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Not our normal test procedure and with mixed results.

We asked the Australian Koni distributors, Toperformance Products, for a set of dampers to test on our LandCruiser 75 Series, but they refused, so we’ve used OTA Team vehicles for the purpose.

We always prefer to test dampers and tyres on our control vehicles, so that we’re comparing apples with apples, but if we can’t do that we take the next-best step of evaluating gear that’s fitted to OTA Team vehicles.

Fortunately, two OTA Team members have Konis on their vehicles. Our Team 79 Series has had Konis fitted since a GVM upgrade and has done 60,000km, of which around 70-percent were severe off-road klicks. This machine carries a slide-on camper and operates at 3.78 tonnes GVM all the time.

Konis have an adjustment system that really works, unlike most of the so-called adjustable shocks we’ve tested over the years. With the shock pushed closed the adjustment to damping rate can be made and then it’s re-installed on the vehicle.

The owner has set his Konis at around half adjustment range up front and a little over half adjustment range at the rear. They’ve performed without drama to date and ride and handling are much better than provided by the woeful standard shocks and a previous after-market set.

The second test vehicle family consists of Koni-equipped Commodore sedan, Falcon one-tonne ute, Nissan GQ coil cab ute (88 Series shocks), LandCruiser 100 series turbo (90 Series shocks) and Vista RV Crossover van (factory fitment 88 Series). The shocks on the Commodore and Falcon have done more than 100,000 km.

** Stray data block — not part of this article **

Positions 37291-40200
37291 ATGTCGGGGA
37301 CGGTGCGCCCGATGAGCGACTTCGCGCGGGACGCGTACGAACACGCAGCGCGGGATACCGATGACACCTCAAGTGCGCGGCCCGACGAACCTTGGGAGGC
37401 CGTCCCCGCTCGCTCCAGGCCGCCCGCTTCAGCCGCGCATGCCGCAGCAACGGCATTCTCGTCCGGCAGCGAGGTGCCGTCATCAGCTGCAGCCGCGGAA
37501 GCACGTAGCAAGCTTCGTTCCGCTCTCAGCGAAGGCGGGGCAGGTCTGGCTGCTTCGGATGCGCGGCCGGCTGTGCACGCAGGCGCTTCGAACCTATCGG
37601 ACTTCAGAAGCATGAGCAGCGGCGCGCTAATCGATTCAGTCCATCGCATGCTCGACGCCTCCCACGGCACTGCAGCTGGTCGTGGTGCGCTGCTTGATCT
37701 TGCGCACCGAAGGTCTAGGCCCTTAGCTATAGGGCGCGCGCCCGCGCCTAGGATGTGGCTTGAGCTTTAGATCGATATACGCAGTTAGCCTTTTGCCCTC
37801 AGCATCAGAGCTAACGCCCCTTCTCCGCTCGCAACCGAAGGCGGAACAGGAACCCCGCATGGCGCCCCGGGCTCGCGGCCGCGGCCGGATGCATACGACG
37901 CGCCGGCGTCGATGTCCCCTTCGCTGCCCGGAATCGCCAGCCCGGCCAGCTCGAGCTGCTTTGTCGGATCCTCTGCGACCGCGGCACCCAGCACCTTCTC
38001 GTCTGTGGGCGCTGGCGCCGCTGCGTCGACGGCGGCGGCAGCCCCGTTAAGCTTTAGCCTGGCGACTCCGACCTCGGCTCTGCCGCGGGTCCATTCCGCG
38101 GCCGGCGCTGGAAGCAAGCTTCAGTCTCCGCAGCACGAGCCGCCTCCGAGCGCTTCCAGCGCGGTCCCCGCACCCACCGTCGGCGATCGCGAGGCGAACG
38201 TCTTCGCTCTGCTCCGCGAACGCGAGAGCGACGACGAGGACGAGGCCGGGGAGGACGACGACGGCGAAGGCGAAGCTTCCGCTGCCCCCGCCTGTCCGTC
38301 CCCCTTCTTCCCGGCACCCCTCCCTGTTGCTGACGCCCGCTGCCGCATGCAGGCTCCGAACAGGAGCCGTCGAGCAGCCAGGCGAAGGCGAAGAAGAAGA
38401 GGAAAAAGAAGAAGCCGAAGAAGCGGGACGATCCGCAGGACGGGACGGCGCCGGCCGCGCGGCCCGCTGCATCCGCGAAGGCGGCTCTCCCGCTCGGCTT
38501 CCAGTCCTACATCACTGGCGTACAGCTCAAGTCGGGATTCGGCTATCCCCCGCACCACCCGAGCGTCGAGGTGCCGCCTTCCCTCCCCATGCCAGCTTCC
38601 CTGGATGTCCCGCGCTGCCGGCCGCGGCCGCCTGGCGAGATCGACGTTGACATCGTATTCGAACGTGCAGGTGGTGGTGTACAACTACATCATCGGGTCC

Behind the fully loaded GQ the Vista crossover van did a trip through Central Australia, the Kimberley and Pilbara areas- around 19,000km. All the vehicle and van shocks appeared to have survived without issue.

However, after a layup of a few months and a gentle highway trip the right-side Koni on the van was seen to be coated in oil and dripping. It looked like an old fashioned toffee apple left out in the heat!

Toperformance assessed the shock, with a view to a rebuild or warranty replacement, as the shock had only done about 25,000km. Strangely, it was found to be within normal operational spec’s and was also hung upside down for a couple of weeks and did not leak.

Toperformance said that it had experienced a normal issue called ‘misting’ and there was nothing wrong with it. ‘Misting’ is a very light haze of oil on the outside of a shock body.

However, our OTA Team member was not confident of its capacity to survive another rigorous trip in hot conditions, so Toperformance provided details of the workshop now doing the shock rebuilds, because the distributors no longer rebuild in-house.

Wayne runs Smooth Suspension at Lilydale, in Victoria. He’s an ex-employee of Toperformance, where he did rebuilds for them, for about 16 years. Wayne stated that if the oil reaches the bottom shock mount, it’s not misting: it’s leaking. The required rebuild was $135, compared with the retail price of a new 88 Series shock at about $350.

Smooth Suspension can also supply new and second hand shocks.

Wayne said that when he pulls a shock down and finds the oil ruined, it’s obvious that the other shock also needs a rebuild, because they’ve both had the same life. He pointed out that van shocks work very hard and although 25,000km seems early for a rebuild it was not unheard of.

Smooth Suspension reckons it’s good preventative maintenance to have rebuildable shocks like Konis pulled down and checked before they fail. People service their engines, transmissions, diffs, aircons and cooling systems, but bolt the shocks on and forget about them until they do fail. A shock failure in a remote area can be a trip-ending event.

(OTA has no business connections with either Toperformance or Smooth Suspension.)






























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